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Biden's former ATF pick David Chipman: "The gun industry profits by gun violence itself"

Biden's blocked ATF nominee on gun violence
Biden's blocked ATF nominee on gun violence 03:53

President Biden's former nominee to lead the Bureau of Alcohol, Tobacco, Firearms and Explosives is harshly criticizing lawmakers for opposing his nomination last month, arguing that depriving the bureau of a Senate-confirmed leader will only worsen gun violence in America. In an exclusive interview with the "CBS Evening News," David Chipman also criticized the gun industry, saying it "profits by gun violence itself."  

"I have, from 25 years as an ATF agent, and largely for ten years after that, committed myself to one thing: preventing gun violence in this country," Chipman told "CBS Evening News" anchor and managing editor Norah O'Donnell. "To oppose me must mean that you're not for preventing gun violence."

Mr. Biden withdrew Chipman's nomination in early September after choosing him in April to lead the agency, in a blow to his promise of new gun safety measures. In announcing the withdrawal, Mr. Biden blamed congressional Republicans for using gun crime "as a political talking point instead of taking serious steps to address it," and praised Chipman as someone who would have been "an exemplary director of the ATF." 

It was Chipman's past work with Giffords, an organization that advocates for gun control, that helped sink his nomination in the Senate in September. Republicans accused Chipman, a concealed carry owner in Virginia, of opposing the Second Amendment and claimed he was anti-gun. But the final blow was delivered by Senator Angus King, an Independent who caucuses with Democrats.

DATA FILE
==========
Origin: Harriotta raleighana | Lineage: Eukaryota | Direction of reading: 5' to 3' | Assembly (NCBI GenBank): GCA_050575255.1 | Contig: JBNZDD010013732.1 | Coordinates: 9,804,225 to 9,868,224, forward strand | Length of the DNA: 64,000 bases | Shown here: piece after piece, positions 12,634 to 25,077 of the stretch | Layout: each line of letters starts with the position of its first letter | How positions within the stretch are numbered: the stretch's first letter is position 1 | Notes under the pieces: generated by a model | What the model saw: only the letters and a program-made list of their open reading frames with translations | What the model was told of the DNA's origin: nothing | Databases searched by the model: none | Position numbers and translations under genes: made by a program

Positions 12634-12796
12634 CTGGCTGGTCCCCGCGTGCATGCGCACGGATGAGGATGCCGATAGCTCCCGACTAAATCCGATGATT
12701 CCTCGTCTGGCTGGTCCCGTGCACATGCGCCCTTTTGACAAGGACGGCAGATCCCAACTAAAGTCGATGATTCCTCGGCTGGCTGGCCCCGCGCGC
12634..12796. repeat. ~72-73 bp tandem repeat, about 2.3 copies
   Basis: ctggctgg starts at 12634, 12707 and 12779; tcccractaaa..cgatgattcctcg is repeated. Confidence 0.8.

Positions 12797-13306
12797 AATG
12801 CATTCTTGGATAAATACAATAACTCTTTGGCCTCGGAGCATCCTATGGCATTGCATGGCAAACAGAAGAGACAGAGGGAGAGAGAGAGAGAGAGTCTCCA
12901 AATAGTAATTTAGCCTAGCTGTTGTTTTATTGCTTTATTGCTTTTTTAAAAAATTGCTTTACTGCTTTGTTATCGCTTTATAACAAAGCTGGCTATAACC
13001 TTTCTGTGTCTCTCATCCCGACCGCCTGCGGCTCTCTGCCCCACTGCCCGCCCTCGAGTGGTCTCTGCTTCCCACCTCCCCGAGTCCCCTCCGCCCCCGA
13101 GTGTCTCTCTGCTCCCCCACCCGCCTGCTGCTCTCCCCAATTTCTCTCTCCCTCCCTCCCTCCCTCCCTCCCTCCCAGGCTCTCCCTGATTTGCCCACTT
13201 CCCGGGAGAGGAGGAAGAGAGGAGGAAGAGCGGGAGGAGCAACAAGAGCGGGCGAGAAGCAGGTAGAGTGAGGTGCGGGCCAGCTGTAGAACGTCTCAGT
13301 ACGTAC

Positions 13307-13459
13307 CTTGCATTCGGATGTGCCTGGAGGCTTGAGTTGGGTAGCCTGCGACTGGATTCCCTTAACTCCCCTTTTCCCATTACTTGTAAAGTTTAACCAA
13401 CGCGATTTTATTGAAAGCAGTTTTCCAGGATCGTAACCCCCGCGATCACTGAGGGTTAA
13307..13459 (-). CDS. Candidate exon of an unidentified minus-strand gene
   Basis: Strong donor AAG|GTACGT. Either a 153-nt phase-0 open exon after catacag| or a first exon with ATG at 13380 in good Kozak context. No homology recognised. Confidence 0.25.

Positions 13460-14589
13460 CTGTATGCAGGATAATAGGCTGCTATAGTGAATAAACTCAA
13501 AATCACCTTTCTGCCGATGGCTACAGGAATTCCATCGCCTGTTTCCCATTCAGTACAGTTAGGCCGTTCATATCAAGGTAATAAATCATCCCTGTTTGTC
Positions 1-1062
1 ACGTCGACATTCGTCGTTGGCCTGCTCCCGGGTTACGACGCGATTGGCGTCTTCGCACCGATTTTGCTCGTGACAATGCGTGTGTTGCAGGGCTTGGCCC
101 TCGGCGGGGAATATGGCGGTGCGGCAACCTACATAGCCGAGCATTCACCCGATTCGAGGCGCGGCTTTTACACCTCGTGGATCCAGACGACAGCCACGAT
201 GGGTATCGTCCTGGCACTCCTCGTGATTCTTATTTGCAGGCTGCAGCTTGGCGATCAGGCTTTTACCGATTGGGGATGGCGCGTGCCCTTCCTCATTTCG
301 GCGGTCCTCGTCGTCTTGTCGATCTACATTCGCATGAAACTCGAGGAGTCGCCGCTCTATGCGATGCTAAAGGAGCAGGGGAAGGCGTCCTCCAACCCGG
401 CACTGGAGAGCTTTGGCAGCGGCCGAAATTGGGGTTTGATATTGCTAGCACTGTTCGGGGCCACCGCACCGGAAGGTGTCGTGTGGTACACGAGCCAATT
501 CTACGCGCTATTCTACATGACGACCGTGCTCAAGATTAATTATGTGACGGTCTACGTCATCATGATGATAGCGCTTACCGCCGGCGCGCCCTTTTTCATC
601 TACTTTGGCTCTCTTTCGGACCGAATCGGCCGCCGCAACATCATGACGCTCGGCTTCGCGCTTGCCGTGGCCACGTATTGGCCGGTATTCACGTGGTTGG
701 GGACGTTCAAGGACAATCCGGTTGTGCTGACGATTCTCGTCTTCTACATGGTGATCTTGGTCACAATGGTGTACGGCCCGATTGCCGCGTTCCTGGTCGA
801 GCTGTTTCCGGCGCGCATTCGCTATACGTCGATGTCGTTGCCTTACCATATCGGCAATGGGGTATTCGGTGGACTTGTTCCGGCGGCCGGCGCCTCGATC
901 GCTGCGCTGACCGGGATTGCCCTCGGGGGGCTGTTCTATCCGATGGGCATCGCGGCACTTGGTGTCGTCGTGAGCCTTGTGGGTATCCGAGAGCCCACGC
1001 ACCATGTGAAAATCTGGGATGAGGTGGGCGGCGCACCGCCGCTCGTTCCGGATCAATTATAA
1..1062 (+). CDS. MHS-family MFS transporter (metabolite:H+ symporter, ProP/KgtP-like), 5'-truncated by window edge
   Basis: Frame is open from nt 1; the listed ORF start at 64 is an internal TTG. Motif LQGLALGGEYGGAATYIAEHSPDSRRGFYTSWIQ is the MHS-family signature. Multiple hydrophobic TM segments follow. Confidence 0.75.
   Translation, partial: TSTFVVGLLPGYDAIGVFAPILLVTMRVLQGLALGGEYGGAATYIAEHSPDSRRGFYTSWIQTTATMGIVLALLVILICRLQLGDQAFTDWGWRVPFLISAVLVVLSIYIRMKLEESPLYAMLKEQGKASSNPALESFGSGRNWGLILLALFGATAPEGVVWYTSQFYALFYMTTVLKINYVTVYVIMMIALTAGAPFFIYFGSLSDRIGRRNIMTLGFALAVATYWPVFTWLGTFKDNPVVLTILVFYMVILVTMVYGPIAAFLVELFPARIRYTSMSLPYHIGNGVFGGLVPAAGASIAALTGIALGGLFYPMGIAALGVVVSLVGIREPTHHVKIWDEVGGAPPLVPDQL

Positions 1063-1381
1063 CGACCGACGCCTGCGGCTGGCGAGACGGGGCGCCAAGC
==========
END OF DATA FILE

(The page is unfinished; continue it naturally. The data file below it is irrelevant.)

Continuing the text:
During the interview with O'Donnell, Chipman spoke strongly about the current state of gun regulations in America, and the fear some people have that their guns will be taken away. 

"I think the real conversation we're having, and I want to be clear, is the fear is it's gonna be harder for people who sell guns to sell guns absent any accountability for profiting from selling them to criminals and terrorists. The reality is in much of America it's easier to buy a gun than a beer," he said. "The problem is the gun industry profits by gun violence itself because it's the fear that you're gonna get shot, that you run out and buy a gun." 

When pressed by O'Donnell on his view that the gun industry profits on fears of gun violence and asked whether he thought "lawful gun owners" also want to get rid of trafficked guns and gun violence, he said, "not enough."

Chipman also said the Second Amendment "says nothing about the right to sell guns to criminals."

"I have no problem with the right to possess guns," he added. "I love that constitutional right [...] The problem is people want to profit by selling guns to people who shouldn't get them and then wipe their hands from it and not be held accountable." 

Chipman said the bureau will suffer in its mission to curb the illegal use of firearms and target criminals who traffic guns because it has not had a Senate-confirmed leader since 2015 and lacks adequate funding. 

"ATF's budget is about $1.5 billion, which seems like a lot of money. But our last aircraft carrier cost $12 billion. ATF is smaller than the Las Vegas Police Department," he said. 

When asked what it will need to succeed, he said, "A leader, the funding to do their job, and the ability to support state and local law enforcement, which is why ATF was created in the first place." 

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